SPORT AND SOCIETY FOR ARETE
by Richard C. Crepeau
JANUARY 30, 2019 archive
This is Super Bowl week, in case you hadn't noticed. This is reputed to be the biggest and best week in American Sport, and to hear the NFL tell it, World Sport. Perhaps, it is all of these things, but looking at this past week, it is difficult to imagine that this week will exceed last week in Superness.
Last Saturday, there were several major events worthy of attention. The world's richest horse race, the Pegasus World Cup, took place in Florida at Gulfstream Park. The two featured races of the day offered purse money of a combined $16M dollars, and, as a result, the best horses in the world came to South Florida.
The only problem was the weather. Rain made the dirt track sloppy and the turf track yielding and so skewered the competition. In the $9M dirt race, City of Light, winner of the Breeder's Cup Dirt Mile, bested Accelerate, the winner of the Breeder's Cup Classic, in a twelve horse field. It was an exciting day of racing with twelve races full of great horses producing great finishes and some upsets.
That same day at the Australian Open Ladies Final, Naomi Osaka collected her second Grand Slam title in succession. Her performance throughout the tournament was quite impressive as she demonstrated that her win over Serena Williams at the U.S. Open was not a fluke.
The following day, Novak Djokovic won the men's title for the seventh time by easily dispatching Rafael Nadal in straight sets. It was Djokovic's fifteenth Grand Slam victory and, perhaps, his most impressive. For two weeks in Australia, all the talk was how great Nadal was playing. It didn't seem to matter to Djokovic.
Earlier in the week in the woman's quarterfinals, Serena Williams lost to Karolina Pliskova in a three-set match that ended in shocking fashion. Williams was leading 5-1 in the final set and had two match points that she failed to convert. Then, the real shock came as Pliskova ran off six straight games to take the match. It was one of those "I cannot believe what I just saw" moments.
This past week also featured some excellent figure skating with both the European Championships and the U.S. Championships being contested in Minsk and Detroit, respectively. One of the points of interest in the European Championships was the performance of the Russian women. The Olympic Gold medalist, Alita Zagitova, was in the field having just come off a less than stellar performance at the Russian nationals where she finished fifth. Perhaps of greater interest was the fact that the top three Russian women were not in Minsk as they were too young to compete in the European competition. Zagitova won silver in Minsk, finishing behind Sofia Samodurova. The Russian women finished first, second, and fourth. The silver medalist at Sochi, Evgenia Medvedeva, finished seventh at the Russian Nationals and failed to reach the European Championships.
In Detroit at the U.S. Championships on Friday, the Woman's Final was won by Alysa Liu with a dazzling free skate made, perhaps more so, by the fact that she is but thirteen years old and looks even younger. On the ice, she is every bit the mature champion, but that changes as she steps off the ice. After her brilliant performance, she was overcome with emotion and sobbed uncontrollably. After her score was posted, she again broke into tears. It was a moment of great joy and somewhat painful to watch. Liu will now carry the burden of U.S. Figure skating on her back going forward to the 2022 Olympic Games where no U.S. woman has won a medal since 2006. That will produce a lot of pressure in this event that U.S. Women once owned. Luckily, at this point, Liu can return to being thirteen as she is too young to compete at the World Championships in March.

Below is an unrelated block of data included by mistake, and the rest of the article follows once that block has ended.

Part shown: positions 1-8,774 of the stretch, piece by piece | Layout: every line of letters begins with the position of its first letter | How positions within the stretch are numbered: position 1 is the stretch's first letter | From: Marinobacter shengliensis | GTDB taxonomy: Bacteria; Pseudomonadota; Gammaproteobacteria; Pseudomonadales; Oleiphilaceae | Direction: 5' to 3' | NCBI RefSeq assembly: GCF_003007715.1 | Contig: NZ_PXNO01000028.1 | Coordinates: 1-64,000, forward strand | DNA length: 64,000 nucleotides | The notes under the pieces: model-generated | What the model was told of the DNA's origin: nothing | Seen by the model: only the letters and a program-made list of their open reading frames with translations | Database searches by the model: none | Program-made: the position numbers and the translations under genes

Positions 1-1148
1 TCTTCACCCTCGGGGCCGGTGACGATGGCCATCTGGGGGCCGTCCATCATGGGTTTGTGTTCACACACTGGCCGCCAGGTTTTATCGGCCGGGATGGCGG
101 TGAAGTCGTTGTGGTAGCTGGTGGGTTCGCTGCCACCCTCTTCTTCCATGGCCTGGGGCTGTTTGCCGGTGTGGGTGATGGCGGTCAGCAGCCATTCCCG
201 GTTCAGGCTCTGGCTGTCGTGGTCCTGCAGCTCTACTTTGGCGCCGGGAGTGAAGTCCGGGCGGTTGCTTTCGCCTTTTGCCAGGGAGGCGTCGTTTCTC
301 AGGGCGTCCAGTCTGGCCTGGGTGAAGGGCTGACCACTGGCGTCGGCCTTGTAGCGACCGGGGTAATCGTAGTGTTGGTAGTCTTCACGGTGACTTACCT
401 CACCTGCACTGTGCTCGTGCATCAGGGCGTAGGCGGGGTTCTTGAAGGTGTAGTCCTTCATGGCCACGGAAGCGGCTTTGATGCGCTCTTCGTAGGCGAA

How much pressure there is in competitive skating and what it can do to a teenager was illustrated this weekend in a story in The New York Times. Gracie Gold won the U.S. Figure Skating gold medal at age 18 in January of 2014. Three months later she finished fourth at the Winter Olympics in Sochi, her second Olympic competition. At the World Championships in 2016, she was favored to win the gold, but, after finishing first in the short program, she fell in the Free Skate and finished fourth and without a medal.
From this point on Gracie Gold went into free fall battling an eating disorder and depression. Time in a treatment center seemed to have helped, and this past summer she began to train again. She found, however, she was not yet ready for competition. In the midst of all of her issues, there was also a family crisis. Whether she will recover and get back to competition at the level she once was remains to be seen.
Other young athletes have gone through this sort of thing. It is not uncommon. So the presumptions being made about Alysa Liu's future need to be taken as purely speculative. Those around her need to do their best to support her and help her cope with all the attention she will now receive. Public expectations need to be tempered, and the media needs to exercise restraint. In our world of Social Media, the problems of pressure and criticism will increase moving forward.
This is not to suggest that there should be an age limit imposed on young skaters, although some will argue there should be one. Such a general rule is a mistake as every case and every athlete is an individual. However, parents and coaches must exercise their professional judgement, not so much on talent, but on physical and emotional maturity.
A star was born in Detroit, and it was a magnificent event to see. The hope is that Alysa Liu will be able to maintain her perspective and handle the pressure as she grows and matures so that her star will continue to shine, and she will be able enjoy her own talents and successes.
On Sport and Society this is Dick Crepeau reminding you that you don't have to be a good sport to be a bad loser.